What is a DDoS Attack?

The speed and number of DDoS attacks have dramatically increased over the past few years. By some estimates DDoS attack occur at the rate of about 28 per hour. [1] A DDoS attack attempts to make a website or online service inaccessible by overwhelming the server using multiple sources of attack. The object of these attacks are usually high-profile online sites and services.

Here is a helpful video overview provided by Google Ideas:

Understanding DDoS Attacks

Attacks overwhelm the network/services in a variety of ways: by consuming bandwidth, consuming host resources, and consuming application resources. Attacks may also crash the network/servers and obstruct communication between service and consumers. The execution of attacks can involve a variety of methods. For instance, malware is sometimes used to crash the servers or slow the processing. Attackers are known to exploits weaknesses peer-to-peer networks and launch an attack via multiple client computers that it controls. These are just a few of the types of tools attackers may use and more surface from time to time.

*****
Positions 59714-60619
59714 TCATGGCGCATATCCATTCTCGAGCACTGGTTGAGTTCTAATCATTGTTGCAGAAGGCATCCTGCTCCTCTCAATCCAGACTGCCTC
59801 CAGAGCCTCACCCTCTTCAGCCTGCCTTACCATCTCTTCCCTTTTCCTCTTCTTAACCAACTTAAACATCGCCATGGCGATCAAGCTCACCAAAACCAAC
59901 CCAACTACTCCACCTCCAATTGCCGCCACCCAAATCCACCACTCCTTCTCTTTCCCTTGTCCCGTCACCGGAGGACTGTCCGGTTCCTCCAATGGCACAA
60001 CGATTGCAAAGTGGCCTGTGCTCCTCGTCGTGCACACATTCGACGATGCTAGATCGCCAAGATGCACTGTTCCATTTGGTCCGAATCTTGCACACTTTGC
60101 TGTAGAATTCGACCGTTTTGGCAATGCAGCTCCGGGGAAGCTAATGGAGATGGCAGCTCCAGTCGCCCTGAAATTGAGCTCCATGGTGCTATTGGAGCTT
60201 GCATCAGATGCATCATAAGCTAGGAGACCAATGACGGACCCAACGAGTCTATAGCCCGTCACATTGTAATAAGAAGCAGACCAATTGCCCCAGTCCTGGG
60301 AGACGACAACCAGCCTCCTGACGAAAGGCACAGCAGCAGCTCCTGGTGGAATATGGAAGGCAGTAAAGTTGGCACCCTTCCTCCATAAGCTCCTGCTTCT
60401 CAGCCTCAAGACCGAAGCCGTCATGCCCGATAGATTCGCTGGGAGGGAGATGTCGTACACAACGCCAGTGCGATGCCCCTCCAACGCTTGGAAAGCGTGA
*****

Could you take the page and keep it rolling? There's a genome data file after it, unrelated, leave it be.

According to the DDoS Threat Report, “The majority of DDoS attacks were short in duration, small in total attack size, and frequently repeating against the same target.” Here are a few other DDoS highlights:

  • On average, 27.9 attacks occurred every hour.
  • Over 90 percent of the attacks were less than 30 minutes long.
  • Most attacks were 50 MB or less
  • Hacktivism (social protest) is the top reason for attacks
  • The longest attack DDoS lasted 1,666 hours–69 days and 10 hours.
  • One victim was hit with 319 separate attacks over a six month period.
  • Trend Micro reports that a DDoS attack can be purchased on the black market for $150
  • One-third of the time downtime is the result of a DDoS attack (Verisign/Merril Research)

[1] Preimesberger, Chris (May 28, 2014). “DDoS Attack Volume Escalates as New Methods Emerge”. eWeek.